Tuesday, January 22, 2013

Polish Power: The Bobby Vinton Show (1975)

Bobby Vinton was known for soft pop hits like "Blue on Blue", "Mr. Lonely", "There! I've Said It Again", and "My Melody of Love" during the 60's. In the mid-70's, Vinton tried his luck hosting a syndicated, weekly variety show. One advantage he had was that he had veteran producer Chris Bearde as a show-runner. Bearde had worked with Andy Williams, Sonny & Cher, and the Hudson Brothers on their shows, and in the case of the Hudsons, theirs was a Saturday morning show. Bearde also packaged a daily kids' show, The Hilarious House of Frightenstein, featuring Vincent Price, before hooking up with Chuck Barris for The Gong Show, as Chuckie needed someone who knew about variety shows.........

Unfortunately for Vinton, his show met the same fate as the Hudsons, although it was cancelled after 3 seasons instead of one. Bear in mind that back in those days, stations were checker-boarding their "fringe" schedules, shows that aired ahead of network primetime fare. By checker-boarding, I mean a station would air a different show each night in the same slot, say, 7:30 pm, which is where Vinton wound up in my market, and if memory serves, The Bobby Vinton Show aired on Thursday nights. Vinton had some silly supporting "characters", like Andy Williams did, but all they did was drag the show down.

Tony Hiller uploaded a clip of Vinton & Anne Murray dueting on "United We Stand", which Hiller wrote for the 1-hit wonder Brotherhood of Man in the early 70's.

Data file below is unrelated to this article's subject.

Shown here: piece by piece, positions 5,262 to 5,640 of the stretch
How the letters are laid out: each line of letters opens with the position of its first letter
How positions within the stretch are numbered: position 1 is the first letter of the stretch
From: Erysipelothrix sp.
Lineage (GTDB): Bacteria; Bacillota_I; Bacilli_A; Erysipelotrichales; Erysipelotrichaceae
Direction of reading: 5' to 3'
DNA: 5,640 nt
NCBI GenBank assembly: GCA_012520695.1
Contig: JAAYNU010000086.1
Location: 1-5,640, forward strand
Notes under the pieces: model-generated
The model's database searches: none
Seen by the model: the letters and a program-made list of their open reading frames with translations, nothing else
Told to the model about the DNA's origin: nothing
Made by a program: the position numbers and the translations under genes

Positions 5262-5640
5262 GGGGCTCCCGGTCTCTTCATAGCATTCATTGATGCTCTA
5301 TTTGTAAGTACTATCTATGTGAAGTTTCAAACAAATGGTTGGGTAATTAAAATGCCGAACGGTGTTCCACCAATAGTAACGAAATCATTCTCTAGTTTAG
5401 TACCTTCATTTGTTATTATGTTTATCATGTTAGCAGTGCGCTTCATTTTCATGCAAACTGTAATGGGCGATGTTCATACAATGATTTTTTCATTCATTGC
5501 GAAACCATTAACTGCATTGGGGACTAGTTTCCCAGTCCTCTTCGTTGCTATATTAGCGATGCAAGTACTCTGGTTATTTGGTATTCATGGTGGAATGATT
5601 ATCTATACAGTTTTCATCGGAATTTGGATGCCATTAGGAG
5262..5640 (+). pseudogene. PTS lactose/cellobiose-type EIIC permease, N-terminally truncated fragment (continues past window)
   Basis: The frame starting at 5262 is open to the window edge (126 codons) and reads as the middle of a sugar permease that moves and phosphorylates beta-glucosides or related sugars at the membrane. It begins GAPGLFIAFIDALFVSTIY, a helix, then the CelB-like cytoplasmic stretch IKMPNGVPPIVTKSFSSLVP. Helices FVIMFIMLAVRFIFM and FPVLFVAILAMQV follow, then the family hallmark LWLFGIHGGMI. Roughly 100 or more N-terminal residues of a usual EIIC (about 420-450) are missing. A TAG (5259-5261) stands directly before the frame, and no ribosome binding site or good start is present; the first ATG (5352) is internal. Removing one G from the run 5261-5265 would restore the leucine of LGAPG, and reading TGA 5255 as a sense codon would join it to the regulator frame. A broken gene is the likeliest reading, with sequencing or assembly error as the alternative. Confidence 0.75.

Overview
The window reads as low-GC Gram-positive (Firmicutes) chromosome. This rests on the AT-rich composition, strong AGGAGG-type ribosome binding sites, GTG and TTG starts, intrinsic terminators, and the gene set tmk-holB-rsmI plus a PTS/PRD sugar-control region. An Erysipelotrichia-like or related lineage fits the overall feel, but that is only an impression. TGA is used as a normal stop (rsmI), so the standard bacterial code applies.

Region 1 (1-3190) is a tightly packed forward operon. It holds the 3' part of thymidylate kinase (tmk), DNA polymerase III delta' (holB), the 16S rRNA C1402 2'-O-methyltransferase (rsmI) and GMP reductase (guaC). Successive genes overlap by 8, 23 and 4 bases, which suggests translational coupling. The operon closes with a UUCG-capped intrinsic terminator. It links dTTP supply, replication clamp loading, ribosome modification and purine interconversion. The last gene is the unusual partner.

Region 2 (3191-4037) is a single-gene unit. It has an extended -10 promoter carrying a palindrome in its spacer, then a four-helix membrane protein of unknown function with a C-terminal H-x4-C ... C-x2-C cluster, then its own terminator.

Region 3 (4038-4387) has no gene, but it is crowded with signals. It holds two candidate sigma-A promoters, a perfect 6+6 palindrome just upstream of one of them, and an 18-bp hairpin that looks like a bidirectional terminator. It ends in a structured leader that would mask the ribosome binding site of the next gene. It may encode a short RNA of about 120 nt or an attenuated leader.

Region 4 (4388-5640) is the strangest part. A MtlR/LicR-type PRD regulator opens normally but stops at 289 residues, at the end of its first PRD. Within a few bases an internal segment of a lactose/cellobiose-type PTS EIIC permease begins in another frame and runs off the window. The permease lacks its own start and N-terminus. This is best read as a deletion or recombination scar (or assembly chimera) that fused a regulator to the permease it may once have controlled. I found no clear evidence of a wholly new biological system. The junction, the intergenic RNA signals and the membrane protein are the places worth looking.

Rating: C.


Steven Albert said...

Your post is mistaken on several important points. First Bobby Vinton's musical succeess began in 1962 and extended into the late eighties. His million seller #1 "My Melody of Love" was a hit in the winter of 1974-75, not the 60's. Secondly Vinton's half hour variety show was the first of its kind when it went into production in May of 1975. A half hour format for a syndicated variety show had never been done before. Andy Williams followed the next season and a number of others would follow including the Muppet Show. Next and most importantly, The Bobby Vinton Show was not a failure, it ran for a full 3 seasons on over 150 U.S. and Canadian stations as well as overseas in Japan. The clip you posted of Ann Murray comes from an original tape that I own. Ann Murray also guest starred in the second season. Donna Summer got her first national exposure on The Bobby Vinton Show in 1975 during the first season. The list of guest stars is very impressive. A best selling album "The Bobby Vinton Show" was released on ABC Records. By the way Bobby is still very active at 77 appearing in casino showrooms from Las Vegas to Connecticut to full houses. He sounds better than ever!

hobbyfan said...

I mentioned that Bobby had begun his career during the 60's. I had thought "Melody" was part of that period, so that was my error. IIRC, I only recall seeing the first season. As you say, the series lasted three years, but I don't remember it going that far.

Among those others that followed, besides the Muppet Show, which outlasted Vinton by a year or two, were Bobby Goldsboro & Dolly Parton, each lasting at least a year.

Thank you for your input.

Unknown said...

Chris Bearde had nothing to do with "Hilarious House of Frightenstein". Riff and Mitch Markowitz produced it. Mitch is now working on a documentary about the show's creation and legacy, to be called "And Vincent Price Said Yes".

hobbyfan said...

Bearde's name was on the credits for Frightenstein, as memory serves me, and that's what I went with.